U.S. drug czar to talk pain man­age­ment strate­gies

Modern Healthcare - - THE WEEK AHEAD - —Steven Ross John­son

Since the start of the opi­oid drug abuse epi­demic, health of­fi­cials have pro­moted the role providers should play in solv­ing the cri­sis by writ­ing fewer pre­scrip­tions for opi­oid painkillers.

The Cen­ters for Dis­ease Con­trol and Pre­ven­tion is­sued guid­ance this year for doc­tors to try al­ter­na­tive ap­proaches of treat­ing pain such as over-the­counter med­i­ca­tions and cog­ni­tive-be­hav­ioral and phys­i­cal ther­apy be­fore pre­scrib­ing opi­oids.

The shift will be a key topic Thurs­day when Michael Bot­ti­celli, di­rec­tor of the White House Of­fice of Na­tional Drug Con­trol Pol­icy, par­tic­i­pates in a panel dis­cus­sion dur­ing the an­nual meet­ing of the Amer­i­can Os­teo­pathic As­so­ci­a­tion in Chicago.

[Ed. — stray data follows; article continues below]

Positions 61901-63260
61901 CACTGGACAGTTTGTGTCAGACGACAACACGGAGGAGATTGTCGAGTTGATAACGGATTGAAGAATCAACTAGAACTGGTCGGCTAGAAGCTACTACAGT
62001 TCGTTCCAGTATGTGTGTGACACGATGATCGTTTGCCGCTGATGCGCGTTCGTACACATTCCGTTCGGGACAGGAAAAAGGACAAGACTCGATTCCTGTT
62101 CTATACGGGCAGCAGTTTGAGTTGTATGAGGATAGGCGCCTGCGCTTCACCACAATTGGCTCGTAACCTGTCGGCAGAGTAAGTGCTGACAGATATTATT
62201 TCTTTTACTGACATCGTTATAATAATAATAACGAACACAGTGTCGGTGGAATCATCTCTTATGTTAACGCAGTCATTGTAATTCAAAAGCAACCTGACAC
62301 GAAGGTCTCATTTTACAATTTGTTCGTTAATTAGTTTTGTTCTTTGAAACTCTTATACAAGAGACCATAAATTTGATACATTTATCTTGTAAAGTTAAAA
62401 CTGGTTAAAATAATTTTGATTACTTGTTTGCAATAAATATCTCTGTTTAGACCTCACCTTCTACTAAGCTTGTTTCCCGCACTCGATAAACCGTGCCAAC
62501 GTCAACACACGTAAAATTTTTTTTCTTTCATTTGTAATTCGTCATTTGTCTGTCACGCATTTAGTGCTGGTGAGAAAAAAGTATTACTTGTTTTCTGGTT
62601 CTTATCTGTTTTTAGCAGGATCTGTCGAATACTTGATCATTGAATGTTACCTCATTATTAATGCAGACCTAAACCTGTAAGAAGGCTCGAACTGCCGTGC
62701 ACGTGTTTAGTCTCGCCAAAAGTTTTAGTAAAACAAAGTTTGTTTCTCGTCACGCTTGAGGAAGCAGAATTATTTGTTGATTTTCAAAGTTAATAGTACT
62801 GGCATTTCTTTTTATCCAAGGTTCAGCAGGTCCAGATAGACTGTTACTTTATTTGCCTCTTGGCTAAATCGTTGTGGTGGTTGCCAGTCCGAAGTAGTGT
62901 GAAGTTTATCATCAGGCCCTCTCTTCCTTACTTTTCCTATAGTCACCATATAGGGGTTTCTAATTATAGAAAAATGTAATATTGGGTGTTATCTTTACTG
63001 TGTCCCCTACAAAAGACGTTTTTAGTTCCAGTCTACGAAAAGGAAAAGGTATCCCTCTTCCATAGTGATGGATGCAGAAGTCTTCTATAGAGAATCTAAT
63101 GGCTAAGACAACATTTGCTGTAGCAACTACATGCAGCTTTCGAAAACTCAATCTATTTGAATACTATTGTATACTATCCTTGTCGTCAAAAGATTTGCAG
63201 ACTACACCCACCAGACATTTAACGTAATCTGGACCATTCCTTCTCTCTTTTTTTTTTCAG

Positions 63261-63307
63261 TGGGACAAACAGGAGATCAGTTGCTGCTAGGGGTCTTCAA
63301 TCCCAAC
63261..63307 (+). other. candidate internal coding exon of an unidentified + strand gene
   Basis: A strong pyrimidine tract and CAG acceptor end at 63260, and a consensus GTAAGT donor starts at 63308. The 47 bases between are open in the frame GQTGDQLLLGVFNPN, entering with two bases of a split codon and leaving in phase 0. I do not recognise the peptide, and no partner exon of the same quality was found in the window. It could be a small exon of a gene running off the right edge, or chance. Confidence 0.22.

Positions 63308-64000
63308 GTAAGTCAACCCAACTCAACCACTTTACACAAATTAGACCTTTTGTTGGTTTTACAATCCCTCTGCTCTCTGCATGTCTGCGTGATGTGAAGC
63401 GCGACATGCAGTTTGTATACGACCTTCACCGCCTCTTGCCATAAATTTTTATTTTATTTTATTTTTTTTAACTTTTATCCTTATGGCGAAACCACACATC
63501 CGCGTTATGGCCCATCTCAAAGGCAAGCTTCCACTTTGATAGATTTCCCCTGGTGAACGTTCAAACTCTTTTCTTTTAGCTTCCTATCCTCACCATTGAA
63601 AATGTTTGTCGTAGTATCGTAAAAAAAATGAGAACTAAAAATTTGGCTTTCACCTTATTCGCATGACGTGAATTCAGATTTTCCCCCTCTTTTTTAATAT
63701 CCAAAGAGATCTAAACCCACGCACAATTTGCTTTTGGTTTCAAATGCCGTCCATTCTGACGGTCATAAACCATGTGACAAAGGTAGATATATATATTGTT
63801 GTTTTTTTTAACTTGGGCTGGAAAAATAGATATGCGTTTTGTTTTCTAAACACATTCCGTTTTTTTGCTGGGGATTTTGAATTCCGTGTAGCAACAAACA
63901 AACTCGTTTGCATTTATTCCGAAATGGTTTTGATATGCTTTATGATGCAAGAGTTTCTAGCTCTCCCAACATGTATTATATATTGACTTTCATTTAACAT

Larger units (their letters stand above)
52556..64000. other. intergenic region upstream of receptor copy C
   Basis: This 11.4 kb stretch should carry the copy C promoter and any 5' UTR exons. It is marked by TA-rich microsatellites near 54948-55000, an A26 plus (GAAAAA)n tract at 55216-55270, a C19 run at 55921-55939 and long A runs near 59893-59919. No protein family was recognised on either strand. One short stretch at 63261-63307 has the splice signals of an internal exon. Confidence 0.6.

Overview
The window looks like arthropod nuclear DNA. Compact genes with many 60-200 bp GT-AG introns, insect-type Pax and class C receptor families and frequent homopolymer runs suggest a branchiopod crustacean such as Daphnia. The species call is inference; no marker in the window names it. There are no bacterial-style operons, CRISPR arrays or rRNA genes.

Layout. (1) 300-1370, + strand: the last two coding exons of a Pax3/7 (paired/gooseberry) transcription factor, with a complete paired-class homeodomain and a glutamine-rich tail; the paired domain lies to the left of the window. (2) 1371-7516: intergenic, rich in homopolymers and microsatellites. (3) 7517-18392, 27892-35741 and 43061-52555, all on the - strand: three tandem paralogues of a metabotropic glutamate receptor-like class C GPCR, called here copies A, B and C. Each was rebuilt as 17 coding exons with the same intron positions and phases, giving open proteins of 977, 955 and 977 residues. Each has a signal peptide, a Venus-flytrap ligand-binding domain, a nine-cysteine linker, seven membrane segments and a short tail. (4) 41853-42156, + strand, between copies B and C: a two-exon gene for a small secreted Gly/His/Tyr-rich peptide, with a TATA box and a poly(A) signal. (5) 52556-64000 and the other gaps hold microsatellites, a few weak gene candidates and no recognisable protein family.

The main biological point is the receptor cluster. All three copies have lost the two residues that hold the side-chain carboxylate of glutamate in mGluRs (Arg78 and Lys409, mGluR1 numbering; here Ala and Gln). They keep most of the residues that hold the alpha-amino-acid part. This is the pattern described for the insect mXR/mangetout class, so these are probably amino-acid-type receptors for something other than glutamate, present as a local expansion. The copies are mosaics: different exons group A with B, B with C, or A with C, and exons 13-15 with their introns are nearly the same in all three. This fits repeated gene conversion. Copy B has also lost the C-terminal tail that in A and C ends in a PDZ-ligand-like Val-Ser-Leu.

The in­ter­est in al­ter­na­tive strate­gies to man­age pain has been on the rise in re­cent years but has been hin­dered by what many see as a lack of progress in de­vel­op­ing more ef­fec­tive non-opi­oid op­tions.

And many pain spe­cial­ists ar­gue that they still strug­gle to get in­sur­ers to fully cover some pain treat­ment modal­i­ties.

Bot­ti­celli’s visit may be seen as a sign of greater ac­cep­tance of the use of os­teo­pathic ma­nip­u­la­tion for the treat­ment of pain de­spite some con­tin­ued doubts about its ben­e­fits (See Best Prac­tices, p. 26).

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